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A Quantum Theory for Atomic Structure

Early Models

 
The 'Plum Pudding' model of the atom. Negatively charged electrons (the plums) are embedded in a sphere of uniform positive charge (the pudding).
 

The first model of the atom was developed by J.J. Thomson and Lord Kelvin in 1904. They called it the 'plum pudding' model because the negative electrons (the plums) were embedded in a sphere of uniform positive charge (the pudding). This model was soon replaced. In 1911, Ernest Rutherford suggested that his students Geiger and Marsden fire alpha particles (produced by some naturally radioactive materials) at a thin gold foil. They observed that some of the alpha particles were scattered through large angles, indicating that the positive charge in the atom was concentrated in a small volume – the nucleus. Rutherford subsequently proposed a model of atom based on a central nucleus of positive charge circled by negative electrons – like planets orbiting the sun. Rutherford was awarded the Nobel Prize in Chemistry in 1908 for his work on understanding radioactive decay.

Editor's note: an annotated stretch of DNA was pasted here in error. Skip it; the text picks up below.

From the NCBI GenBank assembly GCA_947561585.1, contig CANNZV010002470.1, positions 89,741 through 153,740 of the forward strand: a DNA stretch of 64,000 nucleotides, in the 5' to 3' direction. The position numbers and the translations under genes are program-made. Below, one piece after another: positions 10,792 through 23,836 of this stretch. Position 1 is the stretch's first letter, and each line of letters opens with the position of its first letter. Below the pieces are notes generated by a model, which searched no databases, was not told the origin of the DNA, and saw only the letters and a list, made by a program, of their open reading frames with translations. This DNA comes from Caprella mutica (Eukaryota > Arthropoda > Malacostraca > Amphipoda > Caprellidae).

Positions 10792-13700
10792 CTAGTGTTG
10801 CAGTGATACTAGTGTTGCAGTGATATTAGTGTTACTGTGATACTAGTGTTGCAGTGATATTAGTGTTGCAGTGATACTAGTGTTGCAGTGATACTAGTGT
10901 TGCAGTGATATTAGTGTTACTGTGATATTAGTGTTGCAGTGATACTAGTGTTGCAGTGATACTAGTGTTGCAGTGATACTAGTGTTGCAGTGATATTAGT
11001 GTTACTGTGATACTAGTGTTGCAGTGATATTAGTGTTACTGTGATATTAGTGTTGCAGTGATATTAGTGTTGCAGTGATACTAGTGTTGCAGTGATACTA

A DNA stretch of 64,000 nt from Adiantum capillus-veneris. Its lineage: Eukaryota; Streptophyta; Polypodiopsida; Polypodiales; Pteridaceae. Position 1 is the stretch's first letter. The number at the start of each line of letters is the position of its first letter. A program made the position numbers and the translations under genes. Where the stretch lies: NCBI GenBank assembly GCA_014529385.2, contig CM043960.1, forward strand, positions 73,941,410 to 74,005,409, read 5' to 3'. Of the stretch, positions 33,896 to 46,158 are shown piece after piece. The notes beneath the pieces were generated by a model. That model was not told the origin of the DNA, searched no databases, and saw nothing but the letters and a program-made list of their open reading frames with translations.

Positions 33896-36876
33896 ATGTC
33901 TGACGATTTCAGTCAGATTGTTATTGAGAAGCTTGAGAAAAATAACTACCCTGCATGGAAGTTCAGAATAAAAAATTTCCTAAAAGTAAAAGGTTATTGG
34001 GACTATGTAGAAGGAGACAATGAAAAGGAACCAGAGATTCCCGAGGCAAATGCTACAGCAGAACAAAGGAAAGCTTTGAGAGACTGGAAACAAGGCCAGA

Related Laureates


The Nobel Prize in Physics 1937 - George Paget Thomson »

The Nobel Prize in Chemistry 1908 - Ernest Rutherford »
 



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